Other NP types than polystyrene have already been applied by others in the MTS assay, such as titanium dioxide, zinc oxide and multi-walled carbon nanotubes [33]. In addition to selecting the best protocol for NPs’ dispersion and verification of the dispersion stability in complete CCM, as indicated above, these will require a case-by-case consideration of interference of the NPs with the optical density measurements. Although, initially, a number of laboratories observed optical interference of PS-NH2 with the MTS test read-out in our study (tier 2), we showed that, after good practice training and diligent application of the optimized SOP, this bias was resolved. This may be attributed to detailed instructions on NP dispersion in serum-containing medium and the use of the same serum batch by all laboratories. In addition, we introduced in the SOP a transfer of MTS medium to a new plate before optical read-out to avoid high absorbance contribution of the cells and NPs remaining in the wells. In this respect, our SOP deviates from the ILC study of Elliott et al. [34] and the ISO 19007:2018(E) standard [37], in which the average background absorbance level of the NP doses in culture medium are subtracted from each absorbance value of NP-exposed cells. In contrast, we recommend using an alternative cytotoxicity assay, based on a different optical read-out principle, in case NP interference is observed, as the correct assessment of the issue and adjustment is hampered by multiple factors, such as NP agglomeration, NP adherence to the cell surface or assay plate, cell-dependent NP uptake kinetics, etc.
Finally, it remains to be investigated whether the MTS assay SOP developed and tested by multiple laboratories in our study can be transferred to other cell types. Based on our experience, the SOP works optimally for adherent cell types growing in monolayers. The SOP can be adapted for use with suspension cells by introducing centrifugation steps to pellet the cells at the bottom of the wells before medium changes.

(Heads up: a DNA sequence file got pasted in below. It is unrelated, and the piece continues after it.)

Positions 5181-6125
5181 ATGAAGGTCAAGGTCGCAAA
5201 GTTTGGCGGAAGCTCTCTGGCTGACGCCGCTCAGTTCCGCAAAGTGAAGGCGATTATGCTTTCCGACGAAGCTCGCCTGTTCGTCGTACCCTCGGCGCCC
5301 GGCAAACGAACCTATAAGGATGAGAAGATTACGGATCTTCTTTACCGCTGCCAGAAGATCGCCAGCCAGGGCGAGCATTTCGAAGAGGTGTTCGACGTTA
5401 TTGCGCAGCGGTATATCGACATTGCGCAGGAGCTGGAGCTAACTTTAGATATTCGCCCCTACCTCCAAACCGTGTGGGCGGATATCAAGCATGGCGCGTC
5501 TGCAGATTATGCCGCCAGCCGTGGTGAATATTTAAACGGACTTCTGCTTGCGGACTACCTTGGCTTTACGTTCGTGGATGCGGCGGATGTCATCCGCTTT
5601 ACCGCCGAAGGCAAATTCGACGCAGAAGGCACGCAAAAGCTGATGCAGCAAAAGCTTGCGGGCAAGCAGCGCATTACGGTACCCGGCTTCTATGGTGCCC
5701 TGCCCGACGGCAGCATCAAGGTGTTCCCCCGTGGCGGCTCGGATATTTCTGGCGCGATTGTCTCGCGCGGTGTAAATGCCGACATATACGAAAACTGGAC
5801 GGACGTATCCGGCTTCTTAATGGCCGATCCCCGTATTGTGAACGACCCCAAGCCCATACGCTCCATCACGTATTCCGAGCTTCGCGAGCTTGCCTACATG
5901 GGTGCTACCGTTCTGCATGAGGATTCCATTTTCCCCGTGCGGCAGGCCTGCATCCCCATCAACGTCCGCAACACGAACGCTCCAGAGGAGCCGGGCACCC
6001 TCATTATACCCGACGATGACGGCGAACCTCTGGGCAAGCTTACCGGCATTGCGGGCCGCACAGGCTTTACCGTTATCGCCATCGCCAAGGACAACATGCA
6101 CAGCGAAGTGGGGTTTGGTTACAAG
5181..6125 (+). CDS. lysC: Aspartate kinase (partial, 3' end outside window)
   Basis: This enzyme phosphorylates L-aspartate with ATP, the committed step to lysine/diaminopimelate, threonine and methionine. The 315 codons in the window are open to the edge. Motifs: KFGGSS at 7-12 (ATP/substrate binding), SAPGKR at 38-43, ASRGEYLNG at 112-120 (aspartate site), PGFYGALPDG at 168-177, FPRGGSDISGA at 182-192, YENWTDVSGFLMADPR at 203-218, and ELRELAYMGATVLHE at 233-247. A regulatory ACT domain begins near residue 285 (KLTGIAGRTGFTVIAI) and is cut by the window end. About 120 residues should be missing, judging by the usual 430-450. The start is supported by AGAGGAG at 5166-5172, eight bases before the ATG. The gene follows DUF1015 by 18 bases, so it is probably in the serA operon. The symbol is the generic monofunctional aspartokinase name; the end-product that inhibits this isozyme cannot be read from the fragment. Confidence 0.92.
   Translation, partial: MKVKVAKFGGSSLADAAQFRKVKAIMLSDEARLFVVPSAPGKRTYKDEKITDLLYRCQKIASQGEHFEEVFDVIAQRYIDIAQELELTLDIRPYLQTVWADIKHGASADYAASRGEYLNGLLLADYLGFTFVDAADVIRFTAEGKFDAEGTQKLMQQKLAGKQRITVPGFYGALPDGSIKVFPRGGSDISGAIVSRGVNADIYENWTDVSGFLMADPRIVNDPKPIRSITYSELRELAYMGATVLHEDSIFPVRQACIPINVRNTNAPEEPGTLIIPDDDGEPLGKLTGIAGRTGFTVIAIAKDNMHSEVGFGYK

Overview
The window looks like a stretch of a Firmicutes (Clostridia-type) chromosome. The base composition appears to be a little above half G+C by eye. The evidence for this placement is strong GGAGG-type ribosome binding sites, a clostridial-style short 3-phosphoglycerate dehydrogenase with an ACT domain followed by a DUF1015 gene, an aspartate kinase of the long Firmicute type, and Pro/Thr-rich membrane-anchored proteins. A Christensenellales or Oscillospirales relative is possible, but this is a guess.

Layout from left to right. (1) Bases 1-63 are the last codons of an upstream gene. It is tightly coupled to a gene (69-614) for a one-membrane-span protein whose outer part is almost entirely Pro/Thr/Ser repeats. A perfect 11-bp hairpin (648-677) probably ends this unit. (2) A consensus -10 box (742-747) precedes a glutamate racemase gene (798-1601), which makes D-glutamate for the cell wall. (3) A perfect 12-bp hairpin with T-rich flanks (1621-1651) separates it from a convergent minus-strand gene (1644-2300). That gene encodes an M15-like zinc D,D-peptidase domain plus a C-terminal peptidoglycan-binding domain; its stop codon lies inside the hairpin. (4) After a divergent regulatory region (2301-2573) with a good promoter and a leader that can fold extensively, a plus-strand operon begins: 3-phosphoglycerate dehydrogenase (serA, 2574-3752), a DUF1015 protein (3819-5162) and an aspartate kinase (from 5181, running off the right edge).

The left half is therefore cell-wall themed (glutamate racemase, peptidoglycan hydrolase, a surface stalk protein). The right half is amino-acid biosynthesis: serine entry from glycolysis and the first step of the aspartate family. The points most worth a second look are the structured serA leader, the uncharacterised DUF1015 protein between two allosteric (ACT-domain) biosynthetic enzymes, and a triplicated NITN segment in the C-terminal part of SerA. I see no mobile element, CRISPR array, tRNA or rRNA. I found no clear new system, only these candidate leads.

In conclusion, the experience reported in this study overall clearly indicates that the approach followed in this study, including inter-laboratory comparison studies using shared materials and detailed SOPs, together with training of the participants, can be used to optimize and generate robust SOPs, and to obtain reproducible data on NP cytotoxicity within and across independent laboratories.

Supplementary Materials

The following are available online at, Figure S1: Dosing Plate Layout for the MTS assay, Figure S2: Growth curve of the A549 cell line, Figure S3: Dose-response curves of cytotoxicity assessment using the MTS assay (Tier 2) from two individual laboratories, Figure S4: Intra- and inter-laboratory biases for percentage cell survival determined using the MTS assay based on all (valid and non-valid) runs of all laboratories (tier 2), Figure S5: Intra- and inter-laboratory biases for percentage cell survival determined using the MTS assay based on valid runs of laboratories after training in quality aspects of assay performance (tier 3), Figure S6: Intra- and inter-laboratory biases for percentage cell survival determined using the MTS assay based on valid runs of laboratories after training in quality aspects of assay performance (tier 3), Figure S7: Intra- and inter-laboratory biases for EC30 and EC50 values determined using the MTS assay based on valid runs of laboratories after training in quality aspects of assay performance (tier 3), Figure S8: Comparison of intra-laboratory bias in cytotoxicity assessment using the MTS assay before (tier 2) and after training in quality aspects of assay performance (tier 3), Standard Operating Procedure for A549 cell culturing, Standard Operating Procedure for assessment of A549 cell growth rate and viability, Calculation template for assessment of A549 cell growth rate and viability, Standard Operating Procedure for the MTS cytotoxicity assay, Calculation template for the MTS cytotoxicity assay.